On April 5, 1976, the year of the American bicentennial, Stanley Forman, a photographer with the now defunct Boston Herald American, took 1/250th of a second out of his day to take a picture that remains a defining illustration of race in America. At the time, Boston was in turmoil over court-ordered busing, a scheme that forcibly bused students to schools often far from their homes in an effort to diversify schools. Opposition was strong and sparked a protest at City Hall where white demonstrators ended up severely beating a prominent black attorney, Ted Landsmark. Louis Masur teaches a course on visual culture at Trinity College and has written a biography of the photo, The Soiling of Old Glory: The Photograph That Shocked America. He spoke to U.S. News this week. Excerpts:
Why is The Soiling of Old Glory so iconic?
It's an image that's always fascinated me and obsessed me. It's one of those pictures that instantaneously became iconic; even more so because it was taken in Boston in the year of the bicentennial. The idea of a student protester using an American flag as a weapon against an unarmed black man, in that city, in that year, was just something absolutely terrifying and horrifying. People immediately understood it, and it became a symbol of all the worst kinds of racial hatred imaginable and proof that the civil rights movement of the 1960s hadn't achieved all its goals.
Why was the location so important?
The fact that the North had always been so smug about its own racial history, that it always viewed segregation and racial hatred as a southern phenomenon. This photo helped show that it was not just a southern phenomenon but an American phenomenon. The notion that Boston, the cradle of liberty, could be like Birmingham, Alabama, came as a shock, especially by 1976 when many people assumed that there had been victory for the civil rights movement. The image doesn't invent the idea that Boston was a racist city; it crystallizes and epitomizes it. And for the last 30-plus years, Boston has been trying to overcome the legacy of this photograph. Indeed, the Boston Globe editorialized that the inauguration of Deval Patrick perhaps finally washes away the legacy of 1976.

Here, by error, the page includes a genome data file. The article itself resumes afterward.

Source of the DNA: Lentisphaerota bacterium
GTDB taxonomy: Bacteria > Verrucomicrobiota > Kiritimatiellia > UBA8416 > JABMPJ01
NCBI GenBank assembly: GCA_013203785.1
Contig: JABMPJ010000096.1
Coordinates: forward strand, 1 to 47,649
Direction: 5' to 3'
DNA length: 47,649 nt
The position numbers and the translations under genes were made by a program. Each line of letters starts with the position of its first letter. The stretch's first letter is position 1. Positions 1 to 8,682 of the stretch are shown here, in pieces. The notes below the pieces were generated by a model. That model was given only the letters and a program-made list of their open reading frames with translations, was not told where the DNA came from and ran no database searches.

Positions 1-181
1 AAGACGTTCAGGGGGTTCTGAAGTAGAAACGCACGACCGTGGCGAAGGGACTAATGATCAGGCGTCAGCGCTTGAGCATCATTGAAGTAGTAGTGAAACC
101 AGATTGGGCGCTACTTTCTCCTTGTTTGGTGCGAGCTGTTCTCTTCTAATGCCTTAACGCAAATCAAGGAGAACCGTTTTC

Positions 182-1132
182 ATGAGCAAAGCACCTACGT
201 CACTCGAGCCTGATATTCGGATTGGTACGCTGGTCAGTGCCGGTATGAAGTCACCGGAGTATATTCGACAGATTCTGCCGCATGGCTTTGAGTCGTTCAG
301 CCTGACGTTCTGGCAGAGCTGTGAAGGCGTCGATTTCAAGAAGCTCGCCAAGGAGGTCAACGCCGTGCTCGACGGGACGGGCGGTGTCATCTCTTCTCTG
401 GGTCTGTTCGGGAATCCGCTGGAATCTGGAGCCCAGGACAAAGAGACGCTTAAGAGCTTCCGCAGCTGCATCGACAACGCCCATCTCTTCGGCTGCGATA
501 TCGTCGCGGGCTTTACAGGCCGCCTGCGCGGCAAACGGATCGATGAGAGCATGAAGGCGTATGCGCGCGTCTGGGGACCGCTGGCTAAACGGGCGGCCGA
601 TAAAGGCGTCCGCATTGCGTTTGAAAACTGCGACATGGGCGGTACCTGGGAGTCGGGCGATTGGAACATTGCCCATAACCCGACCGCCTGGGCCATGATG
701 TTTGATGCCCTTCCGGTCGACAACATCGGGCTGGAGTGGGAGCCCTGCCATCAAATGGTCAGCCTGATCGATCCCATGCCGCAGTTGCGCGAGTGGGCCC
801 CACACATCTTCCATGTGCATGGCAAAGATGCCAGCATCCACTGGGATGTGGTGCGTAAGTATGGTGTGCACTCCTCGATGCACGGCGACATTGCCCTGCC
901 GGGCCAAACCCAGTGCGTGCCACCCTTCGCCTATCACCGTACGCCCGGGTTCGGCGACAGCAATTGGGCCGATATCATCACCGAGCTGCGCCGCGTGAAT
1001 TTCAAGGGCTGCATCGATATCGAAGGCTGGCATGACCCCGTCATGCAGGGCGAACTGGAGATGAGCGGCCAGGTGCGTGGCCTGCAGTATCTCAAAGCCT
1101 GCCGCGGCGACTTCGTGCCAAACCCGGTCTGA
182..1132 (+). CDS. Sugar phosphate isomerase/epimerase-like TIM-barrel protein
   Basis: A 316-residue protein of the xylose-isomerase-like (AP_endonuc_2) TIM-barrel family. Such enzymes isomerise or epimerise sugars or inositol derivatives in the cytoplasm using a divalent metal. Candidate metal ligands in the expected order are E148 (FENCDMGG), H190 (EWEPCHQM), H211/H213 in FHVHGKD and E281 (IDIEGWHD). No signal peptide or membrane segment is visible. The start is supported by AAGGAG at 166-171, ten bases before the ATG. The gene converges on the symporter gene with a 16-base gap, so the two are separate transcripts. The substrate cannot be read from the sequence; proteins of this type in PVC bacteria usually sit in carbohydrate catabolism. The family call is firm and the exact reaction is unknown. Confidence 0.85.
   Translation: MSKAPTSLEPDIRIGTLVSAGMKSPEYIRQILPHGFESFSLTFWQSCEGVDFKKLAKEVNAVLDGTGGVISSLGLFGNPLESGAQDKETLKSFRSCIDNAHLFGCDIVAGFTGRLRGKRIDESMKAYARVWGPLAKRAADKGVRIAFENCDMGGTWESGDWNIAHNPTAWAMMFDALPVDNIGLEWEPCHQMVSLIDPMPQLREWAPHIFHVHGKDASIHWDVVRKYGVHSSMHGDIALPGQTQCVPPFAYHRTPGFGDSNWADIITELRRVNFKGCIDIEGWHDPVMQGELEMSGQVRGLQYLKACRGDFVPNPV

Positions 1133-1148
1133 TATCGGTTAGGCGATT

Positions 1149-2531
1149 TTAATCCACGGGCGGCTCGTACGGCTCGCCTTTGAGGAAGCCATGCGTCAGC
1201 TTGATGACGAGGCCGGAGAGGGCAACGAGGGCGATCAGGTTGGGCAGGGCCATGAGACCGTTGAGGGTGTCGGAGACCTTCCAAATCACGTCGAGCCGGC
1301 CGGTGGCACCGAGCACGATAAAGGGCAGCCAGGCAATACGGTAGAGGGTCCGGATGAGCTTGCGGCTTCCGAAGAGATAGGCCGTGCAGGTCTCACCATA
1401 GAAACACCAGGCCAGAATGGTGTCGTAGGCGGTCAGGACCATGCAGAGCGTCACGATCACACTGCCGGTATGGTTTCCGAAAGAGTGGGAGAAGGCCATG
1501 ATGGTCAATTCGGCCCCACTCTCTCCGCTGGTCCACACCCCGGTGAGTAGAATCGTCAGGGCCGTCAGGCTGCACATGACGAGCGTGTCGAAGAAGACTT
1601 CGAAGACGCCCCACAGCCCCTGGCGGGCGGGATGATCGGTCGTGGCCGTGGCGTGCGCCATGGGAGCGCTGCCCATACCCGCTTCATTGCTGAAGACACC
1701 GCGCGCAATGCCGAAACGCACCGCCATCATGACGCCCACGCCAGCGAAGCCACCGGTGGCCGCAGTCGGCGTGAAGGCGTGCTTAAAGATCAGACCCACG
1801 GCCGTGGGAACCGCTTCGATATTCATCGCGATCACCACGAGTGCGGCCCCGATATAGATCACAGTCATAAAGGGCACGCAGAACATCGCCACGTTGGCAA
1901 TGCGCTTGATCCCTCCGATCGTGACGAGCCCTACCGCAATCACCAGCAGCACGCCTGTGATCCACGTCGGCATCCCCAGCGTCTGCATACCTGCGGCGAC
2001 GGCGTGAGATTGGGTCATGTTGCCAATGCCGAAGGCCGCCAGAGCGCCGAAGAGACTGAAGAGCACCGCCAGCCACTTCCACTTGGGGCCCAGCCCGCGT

Yet the photograph is also misunderstood.
Photographs trick our eye because our brains want to think that they are seeing the whole and absolute truth. This photo is only one moment in time and it both captures that moment and also deceives, because what is going on in it is not immediately clear. The figure holding Ted Landsmark is not holding him up for the kill. The man, Jim Kelly, one of the protesters, is actually trying to get him out of harm's way. He was one of the leaders of the antibusing movement. That someone is coming to his aid changes the meaning of the image and largely the possibilities of reconciliation.
And the attacker too is misunderstood.
Joseph Rakes, who is holding the flag, is also misrepresented. It appears as though he is using the flagpole as a spear to plunge it at Landsmark. In fact, he's actually swinging or waving it across at him. Indeed, the flag actually missed Landsmark on that swing. The picture does show the fact that a black man was beaten with an American flag, but when we go deeper we see there is much more going on. As a culture we are very visually oriented but not very visually literate. We take images far too literally when, in fact, images need to be interrogated and thought about. When Rakes first saw the picture, he was riding on a bus to work the next day. He saw a guy holding a newspaper with the picture on the front page. "I saw the image and thought, 'Who is that lunatic with the flag?' " he told me. "Then I realized it was me."
The composition evokes immediately the images of the Boston Massacre.
There are connections to the images of the Boston Massacre, and that connection was made at the time. That notion of visual memory gives it power. There's also the element of the flag and the desecration of the flag, which was quite powerful in 1976. There was a tragic sense in the country of how far things had fallen from the image of the Marines planting the flag at Iwo Jima.
Which was also a misleading image.
Yeah, misleading is the right word. That picture, too, requires more work than simply accepting what one sees at face value.
The newspaper doesn't encourage deeper reading beyond a one-sentence caption.
We have this idea that images illustrate the story but are not in and of themselves the story. There are only the rare occasions where the photograph is the story. I think we've become savvier about reading images and scrutinizing them, in some cases.